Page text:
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Old 12-20-2013, 01:09 PM   #16
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Originally Posted by gregzoll View Post
Sorry, but you need
to look this up, since I am not going to do yur homework for you.

It is in the NEC, so I do not know why you think that we make this stuff up.
i guess i'll do the homework for you
  • only kitchen receptacles serving countertop areas need to have gfci protection, not everything in the kitchen
  • while a gas range is permitted to be on a sabc, it is not required to be. if a separate circuit, it would not be part of the sabc and thus not bound by those requirements. no automatic need for a 20 amp circuit.
anything else?

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Old 12-20-2013, 01:14 PM   #17
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Originally Posted by gregzoll View Post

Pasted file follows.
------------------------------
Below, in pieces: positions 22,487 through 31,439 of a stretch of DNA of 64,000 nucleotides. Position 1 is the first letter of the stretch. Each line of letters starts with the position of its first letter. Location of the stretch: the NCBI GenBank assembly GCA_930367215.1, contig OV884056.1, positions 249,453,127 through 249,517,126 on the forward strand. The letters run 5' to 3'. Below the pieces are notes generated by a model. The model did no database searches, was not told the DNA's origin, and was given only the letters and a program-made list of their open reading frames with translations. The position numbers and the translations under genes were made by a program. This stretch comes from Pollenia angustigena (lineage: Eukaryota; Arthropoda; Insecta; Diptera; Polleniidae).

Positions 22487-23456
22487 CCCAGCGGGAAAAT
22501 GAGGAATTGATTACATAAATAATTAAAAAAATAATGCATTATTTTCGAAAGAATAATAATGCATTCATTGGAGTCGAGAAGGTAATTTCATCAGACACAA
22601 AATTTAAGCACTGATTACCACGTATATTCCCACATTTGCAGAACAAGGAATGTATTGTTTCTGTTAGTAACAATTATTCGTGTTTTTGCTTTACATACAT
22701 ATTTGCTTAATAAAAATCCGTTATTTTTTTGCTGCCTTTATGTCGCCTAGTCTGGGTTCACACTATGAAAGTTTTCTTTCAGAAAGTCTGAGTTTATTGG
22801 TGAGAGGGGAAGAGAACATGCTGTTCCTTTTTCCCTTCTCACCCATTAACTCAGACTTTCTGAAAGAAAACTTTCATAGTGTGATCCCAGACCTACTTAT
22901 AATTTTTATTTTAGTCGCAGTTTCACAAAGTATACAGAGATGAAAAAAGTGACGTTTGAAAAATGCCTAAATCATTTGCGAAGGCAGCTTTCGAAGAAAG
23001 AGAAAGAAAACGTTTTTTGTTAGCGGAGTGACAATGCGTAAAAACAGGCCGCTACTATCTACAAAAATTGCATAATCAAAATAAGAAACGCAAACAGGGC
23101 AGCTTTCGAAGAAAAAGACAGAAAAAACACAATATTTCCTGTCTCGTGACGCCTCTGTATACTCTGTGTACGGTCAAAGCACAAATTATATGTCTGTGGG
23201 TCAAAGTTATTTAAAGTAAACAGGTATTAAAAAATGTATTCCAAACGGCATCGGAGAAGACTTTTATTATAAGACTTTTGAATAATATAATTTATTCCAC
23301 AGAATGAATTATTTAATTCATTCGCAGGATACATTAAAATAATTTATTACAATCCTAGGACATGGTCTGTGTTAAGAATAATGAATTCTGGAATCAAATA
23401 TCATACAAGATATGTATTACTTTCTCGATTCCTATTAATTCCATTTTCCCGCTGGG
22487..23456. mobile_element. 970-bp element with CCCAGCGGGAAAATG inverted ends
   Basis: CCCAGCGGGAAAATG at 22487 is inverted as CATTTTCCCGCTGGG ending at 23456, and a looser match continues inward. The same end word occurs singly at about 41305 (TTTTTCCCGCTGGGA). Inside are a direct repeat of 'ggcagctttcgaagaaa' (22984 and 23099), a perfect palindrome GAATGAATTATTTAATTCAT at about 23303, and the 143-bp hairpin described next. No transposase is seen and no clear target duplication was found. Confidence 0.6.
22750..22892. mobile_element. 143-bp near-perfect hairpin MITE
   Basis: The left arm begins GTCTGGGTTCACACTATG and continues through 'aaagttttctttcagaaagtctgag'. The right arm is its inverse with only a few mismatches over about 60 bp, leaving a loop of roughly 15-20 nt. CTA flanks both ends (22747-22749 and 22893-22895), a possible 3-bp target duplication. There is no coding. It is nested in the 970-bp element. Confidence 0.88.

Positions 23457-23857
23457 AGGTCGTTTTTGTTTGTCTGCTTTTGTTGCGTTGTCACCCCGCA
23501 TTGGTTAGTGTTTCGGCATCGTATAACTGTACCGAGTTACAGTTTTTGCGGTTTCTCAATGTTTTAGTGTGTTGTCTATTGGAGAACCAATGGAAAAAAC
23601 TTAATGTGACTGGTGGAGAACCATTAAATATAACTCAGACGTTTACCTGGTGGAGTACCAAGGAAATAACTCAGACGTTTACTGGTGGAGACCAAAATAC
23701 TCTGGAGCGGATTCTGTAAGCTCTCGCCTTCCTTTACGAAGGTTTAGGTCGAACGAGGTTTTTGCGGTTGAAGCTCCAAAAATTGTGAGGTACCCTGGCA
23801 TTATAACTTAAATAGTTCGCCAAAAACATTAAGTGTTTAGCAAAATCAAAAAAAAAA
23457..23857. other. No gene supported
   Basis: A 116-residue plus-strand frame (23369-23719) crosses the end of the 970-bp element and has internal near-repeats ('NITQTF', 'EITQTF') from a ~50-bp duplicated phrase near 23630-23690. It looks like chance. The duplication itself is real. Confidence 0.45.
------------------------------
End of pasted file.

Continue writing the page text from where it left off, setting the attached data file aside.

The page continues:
All the OP needs to do, is find out which SABC is not havily loaded in the Kitchen, and just banch off of that one on that wall, as long as it has a ground.
Ok, no problem. There is a ground.

I'm still curious; is there some reason I can't use one of the hots and the neutral in the 50A circuit to get the receptacle I need?
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Old 12-20-2013, 01:26 PM   #18
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It will be cheaper to run a new circuit vs modifying the old.
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Old 12-20-2013, 01:34 PM   #19
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Originally Posted by JKeefe View Post
Ok, no problem. There is a ground.

I'm still curious; is there some reason I can't use one of the hots and the neutral in the 50A circuit to get the receptacle I need?